At $69 ($88 with an extra 12-watt AC adapter), the Gravitas dock is a bargain that can go a long way to turning any recent iPad into the equivalent of a desktop computer. It works particularly well with the large-screen iPad Pro. On the other hand, it includes only a 90-day warranty – hardly inspiring for a device that will need to stand up to the daily use and abuse at school.
Still, the ability of the Henge Gravitas Mobile Dock to turn recent iPads and iPhones into desktop computers makes it the best – and most stylish – place to stash an iPad.
$69 ($88 with AC adapter)
+ Solid heavy base for iPad or iPhone
+ USB and audio-out ports
+ Works with recent iPads and iPhones
+ Comes with USB cable
- Short warranty
- Can’t adjust angle of screen
- No video-out port
Maybe you don’t need to get and expensive tablet to fill your school with digital education. The truth of the matter is that there are now inexpensive alternatives that are just as rugged and powerful, but cost much less. A case in point is the latest two-in-one systems from Asus, E Fun and Insignia, which all deliver Windows 10 for less. They also include the snap-on keyboard that can turn the tablet into a fully-functioning notebook.
Which of the three you get depends as much on your school’s need for long-lasting systems, how big a screen is right for your classrooms and how much – or little – they cost.
EFun Nextbook Flexx 9
The NextBook Flexx 9 is the value choice among tablets, which lets districts deploy more for less or specify that this is what parents should buy for their children. The Windows 10-based system starts with an 8.9-inch wide-XGA screen and includes a quad-core Atom processor and a scant 1GB of system memory that will likely prove to be too little. You get 32GB of solid state storage and the ability to add up to a 64GB SD card if that’s not enough.
The system should be able to run for a full school day in light of its 4,900 milli-amp hour battery pack. It provides the minimum as far as connections goes with a full-size and micro-USB ports. The system has a micro-HDMI connection for plugging into a monitor or projector and you can get online via its WiFi and Bluetooth systems. All told, at $98, it is the bargain of the school year, particularly in light of its inclusion of Office Mobile.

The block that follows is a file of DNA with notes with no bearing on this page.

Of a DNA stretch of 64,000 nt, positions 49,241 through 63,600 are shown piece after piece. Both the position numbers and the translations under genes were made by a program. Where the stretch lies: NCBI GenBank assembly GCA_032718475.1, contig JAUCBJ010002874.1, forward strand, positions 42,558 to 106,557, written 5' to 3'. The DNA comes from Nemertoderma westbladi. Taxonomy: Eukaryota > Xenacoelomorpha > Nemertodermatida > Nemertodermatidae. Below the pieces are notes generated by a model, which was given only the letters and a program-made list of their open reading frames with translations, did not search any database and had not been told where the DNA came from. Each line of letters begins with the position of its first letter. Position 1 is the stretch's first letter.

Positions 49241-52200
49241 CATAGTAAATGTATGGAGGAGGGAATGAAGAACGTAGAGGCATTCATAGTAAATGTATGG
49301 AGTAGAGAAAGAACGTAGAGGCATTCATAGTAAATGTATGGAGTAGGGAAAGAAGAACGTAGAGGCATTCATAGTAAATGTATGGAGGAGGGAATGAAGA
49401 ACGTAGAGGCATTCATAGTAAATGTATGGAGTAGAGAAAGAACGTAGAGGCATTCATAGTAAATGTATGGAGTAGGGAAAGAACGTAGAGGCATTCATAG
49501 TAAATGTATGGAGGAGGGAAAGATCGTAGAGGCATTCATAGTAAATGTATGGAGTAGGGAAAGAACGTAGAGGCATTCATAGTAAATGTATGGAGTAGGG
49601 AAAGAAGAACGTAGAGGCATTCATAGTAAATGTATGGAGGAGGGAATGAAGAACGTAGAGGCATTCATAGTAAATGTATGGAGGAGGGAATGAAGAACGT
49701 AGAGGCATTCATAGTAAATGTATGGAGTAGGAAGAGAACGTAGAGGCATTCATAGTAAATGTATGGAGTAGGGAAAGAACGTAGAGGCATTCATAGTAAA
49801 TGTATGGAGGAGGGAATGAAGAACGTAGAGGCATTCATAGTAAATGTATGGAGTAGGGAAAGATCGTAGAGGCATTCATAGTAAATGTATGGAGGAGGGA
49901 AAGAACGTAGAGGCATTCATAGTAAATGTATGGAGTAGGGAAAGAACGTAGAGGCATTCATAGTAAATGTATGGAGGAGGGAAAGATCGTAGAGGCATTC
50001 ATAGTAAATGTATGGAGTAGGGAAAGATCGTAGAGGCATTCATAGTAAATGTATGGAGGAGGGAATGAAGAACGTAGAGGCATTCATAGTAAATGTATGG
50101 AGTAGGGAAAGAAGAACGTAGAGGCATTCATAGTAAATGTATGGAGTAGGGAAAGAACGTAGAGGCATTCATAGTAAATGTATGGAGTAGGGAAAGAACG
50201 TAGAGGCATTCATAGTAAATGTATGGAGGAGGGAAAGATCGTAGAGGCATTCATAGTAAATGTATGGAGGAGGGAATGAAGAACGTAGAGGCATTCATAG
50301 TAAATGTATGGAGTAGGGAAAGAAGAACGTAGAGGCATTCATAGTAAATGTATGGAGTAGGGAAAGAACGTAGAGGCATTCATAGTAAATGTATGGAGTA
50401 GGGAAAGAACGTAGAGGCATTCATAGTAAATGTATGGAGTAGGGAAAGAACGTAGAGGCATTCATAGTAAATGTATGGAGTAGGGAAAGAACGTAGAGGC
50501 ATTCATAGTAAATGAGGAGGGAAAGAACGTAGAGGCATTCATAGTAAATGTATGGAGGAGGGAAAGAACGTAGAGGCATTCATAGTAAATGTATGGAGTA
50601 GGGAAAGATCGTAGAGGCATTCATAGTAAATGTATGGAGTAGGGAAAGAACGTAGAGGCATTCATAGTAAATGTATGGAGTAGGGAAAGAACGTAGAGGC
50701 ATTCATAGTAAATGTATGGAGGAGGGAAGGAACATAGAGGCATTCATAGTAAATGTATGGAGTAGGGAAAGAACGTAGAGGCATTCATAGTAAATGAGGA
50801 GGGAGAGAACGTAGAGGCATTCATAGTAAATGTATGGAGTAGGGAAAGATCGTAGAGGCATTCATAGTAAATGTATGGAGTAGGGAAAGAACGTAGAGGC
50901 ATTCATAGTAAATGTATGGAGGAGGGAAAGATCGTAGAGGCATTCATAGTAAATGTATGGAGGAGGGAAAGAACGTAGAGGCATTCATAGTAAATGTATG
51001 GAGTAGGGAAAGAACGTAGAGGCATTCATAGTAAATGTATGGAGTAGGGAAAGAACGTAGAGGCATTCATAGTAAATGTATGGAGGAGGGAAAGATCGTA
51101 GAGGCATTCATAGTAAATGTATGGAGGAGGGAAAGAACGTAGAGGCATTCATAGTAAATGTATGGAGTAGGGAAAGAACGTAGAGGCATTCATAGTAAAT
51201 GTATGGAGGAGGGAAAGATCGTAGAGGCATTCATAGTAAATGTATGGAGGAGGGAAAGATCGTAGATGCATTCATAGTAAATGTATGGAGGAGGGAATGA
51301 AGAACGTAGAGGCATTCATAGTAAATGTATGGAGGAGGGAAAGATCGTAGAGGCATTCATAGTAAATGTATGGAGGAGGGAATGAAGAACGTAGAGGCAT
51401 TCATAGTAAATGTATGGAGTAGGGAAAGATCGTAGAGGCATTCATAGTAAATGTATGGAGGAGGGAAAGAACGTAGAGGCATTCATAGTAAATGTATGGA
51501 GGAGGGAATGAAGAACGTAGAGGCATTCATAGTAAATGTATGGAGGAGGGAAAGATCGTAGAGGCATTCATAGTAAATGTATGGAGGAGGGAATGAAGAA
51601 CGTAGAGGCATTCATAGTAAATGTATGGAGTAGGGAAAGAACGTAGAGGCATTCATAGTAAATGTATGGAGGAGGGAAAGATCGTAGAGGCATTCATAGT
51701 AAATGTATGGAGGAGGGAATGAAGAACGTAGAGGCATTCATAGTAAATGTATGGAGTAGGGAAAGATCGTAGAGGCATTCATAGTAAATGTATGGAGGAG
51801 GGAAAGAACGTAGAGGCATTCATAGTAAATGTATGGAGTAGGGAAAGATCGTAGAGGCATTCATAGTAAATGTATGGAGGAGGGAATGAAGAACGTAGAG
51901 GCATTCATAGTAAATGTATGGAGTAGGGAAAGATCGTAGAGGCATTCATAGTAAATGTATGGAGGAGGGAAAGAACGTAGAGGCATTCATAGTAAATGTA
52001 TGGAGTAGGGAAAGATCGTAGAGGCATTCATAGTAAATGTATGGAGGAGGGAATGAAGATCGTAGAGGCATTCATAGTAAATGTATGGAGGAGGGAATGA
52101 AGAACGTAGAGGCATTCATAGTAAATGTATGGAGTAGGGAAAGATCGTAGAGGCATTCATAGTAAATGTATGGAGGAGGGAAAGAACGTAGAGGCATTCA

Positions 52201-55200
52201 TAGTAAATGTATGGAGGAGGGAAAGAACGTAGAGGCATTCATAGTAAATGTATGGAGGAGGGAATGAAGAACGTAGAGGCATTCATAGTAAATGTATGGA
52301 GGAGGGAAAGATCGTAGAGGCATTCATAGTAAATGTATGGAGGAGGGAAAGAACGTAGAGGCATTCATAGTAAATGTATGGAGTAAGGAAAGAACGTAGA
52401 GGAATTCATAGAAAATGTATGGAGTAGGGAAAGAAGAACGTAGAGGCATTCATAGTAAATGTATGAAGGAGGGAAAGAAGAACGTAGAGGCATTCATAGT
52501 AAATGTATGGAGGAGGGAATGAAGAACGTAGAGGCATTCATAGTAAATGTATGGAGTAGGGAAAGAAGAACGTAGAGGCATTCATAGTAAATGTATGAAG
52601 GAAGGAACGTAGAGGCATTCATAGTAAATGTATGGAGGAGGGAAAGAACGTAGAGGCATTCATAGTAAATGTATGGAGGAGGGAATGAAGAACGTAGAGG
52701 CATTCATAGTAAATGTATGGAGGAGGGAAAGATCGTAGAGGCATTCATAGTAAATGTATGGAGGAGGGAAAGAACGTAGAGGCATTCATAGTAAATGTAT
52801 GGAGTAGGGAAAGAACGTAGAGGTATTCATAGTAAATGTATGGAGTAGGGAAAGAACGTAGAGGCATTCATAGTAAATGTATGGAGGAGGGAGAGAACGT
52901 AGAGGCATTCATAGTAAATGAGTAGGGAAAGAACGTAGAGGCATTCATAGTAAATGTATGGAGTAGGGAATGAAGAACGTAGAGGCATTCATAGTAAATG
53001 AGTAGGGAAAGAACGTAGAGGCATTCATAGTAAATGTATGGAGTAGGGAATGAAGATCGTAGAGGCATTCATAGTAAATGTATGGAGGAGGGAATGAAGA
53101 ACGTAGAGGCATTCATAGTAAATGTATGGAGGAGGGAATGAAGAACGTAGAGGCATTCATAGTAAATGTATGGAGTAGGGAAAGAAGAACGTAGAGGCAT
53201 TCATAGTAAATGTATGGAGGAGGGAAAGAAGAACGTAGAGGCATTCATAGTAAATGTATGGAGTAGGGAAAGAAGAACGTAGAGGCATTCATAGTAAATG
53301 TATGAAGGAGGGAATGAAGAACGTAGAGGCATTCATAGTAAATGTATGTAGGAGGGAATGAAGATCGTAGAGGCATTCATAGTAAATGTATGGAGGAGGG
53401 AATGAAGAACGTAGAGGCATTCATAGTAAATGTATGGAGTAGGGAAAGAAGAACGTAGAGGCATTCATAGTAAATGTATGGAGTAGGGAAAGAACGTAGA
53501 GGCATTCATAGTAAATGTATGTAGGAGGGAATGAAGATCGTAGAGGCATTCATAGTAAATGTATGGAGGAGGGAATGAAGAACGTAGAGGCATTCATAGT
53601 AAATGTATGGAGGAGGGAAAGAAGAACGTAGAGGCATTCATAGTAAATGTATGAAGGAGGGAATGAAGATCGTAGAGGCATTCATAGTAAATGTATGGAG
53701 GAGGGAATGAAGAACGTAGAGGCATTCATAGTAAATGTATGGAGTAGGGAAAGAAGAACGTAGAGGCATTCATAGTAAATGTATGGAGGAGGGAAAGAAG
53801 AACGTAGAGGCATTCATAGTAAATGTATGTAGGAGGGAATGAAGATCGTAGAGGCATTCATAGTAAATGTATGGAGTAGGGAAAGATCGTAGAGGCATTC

Insignia Flex 11.6"
It may not include a stylus but Insignia’s Flex 11.6” tablet does a lot for $200. Based on a quad-core processor, the Flex comes with Windows 10 preloaded and 32GB of solid state storage capacity, which can be augmented with an SD card. It has USB 3.0 and HDMI ports for connecting with the world.
With the largest display of the three tablets here, the Flex’s HD display can present material in full 1,920 by 1,080 resolution, something the others can’t. The system comes with 802.11ac WiFi and Bluetooth for online work. It lacks the pull out stand of the T102HA but the Flex has a snap-on keyboard that just might be the most comfortable of the three to use, is 0.4-inches thick and weighs 1.8-pounds.
Asus Transformer Mini T102HA C4 GR
At $279, it might be more expensive, but the Asus Mini T102HA takes the idea of spending a little more to get a lot more to the extreme. It also uses a quad-core Atom processor, but its wide-XGA display is 10.1 inches, in between the larger Insignia and smaller EFun systems.
It allows you the luxury of 4GB of RAM as well as 64GB of solid state storage. Like the other two tablets you can add more with an SD card. The system can connect with 802.11AC WiFi and the latest Bluetooth 4.1 accessories and it has a thoughtful loop for holding the stylus while it’s not being used. The T102HA’s pull-out back leg allows the system to sit up on its own, something most tablets can’t do. For those who like the personal touch, the T102HA’s keyboard not only snaps into place, but can be had in four colors.
The system’s metal case is strong and rugged and the whole thing weighs in at about 1.8-pounds. It comes with a full-size USB 3.0 port, the T102HA has a micro USB port and a micro-HDMI connection for a projector or display. A big step forward is the systems fingerprint scanner, which can be used to log into a network, online storage facility or Web site.
The notion that PCs are PCs and Macs are Macs is an outdated idea with the advent of the ability of Parallels Remote Application Server 15.5 to virtualize apps for a wide variety of platforms. It works with clients ranging from PCs, Macs and Chromebooks to iOS, Android, Linux, Windows Phones and even Raspberry Pi systems. This is all without sacrificing ease of use, security or the touch control that makes each system unique. The software is constantly monitoring use to balance the resources among users. It’s free to try the server software out for a month with 50 user licenses.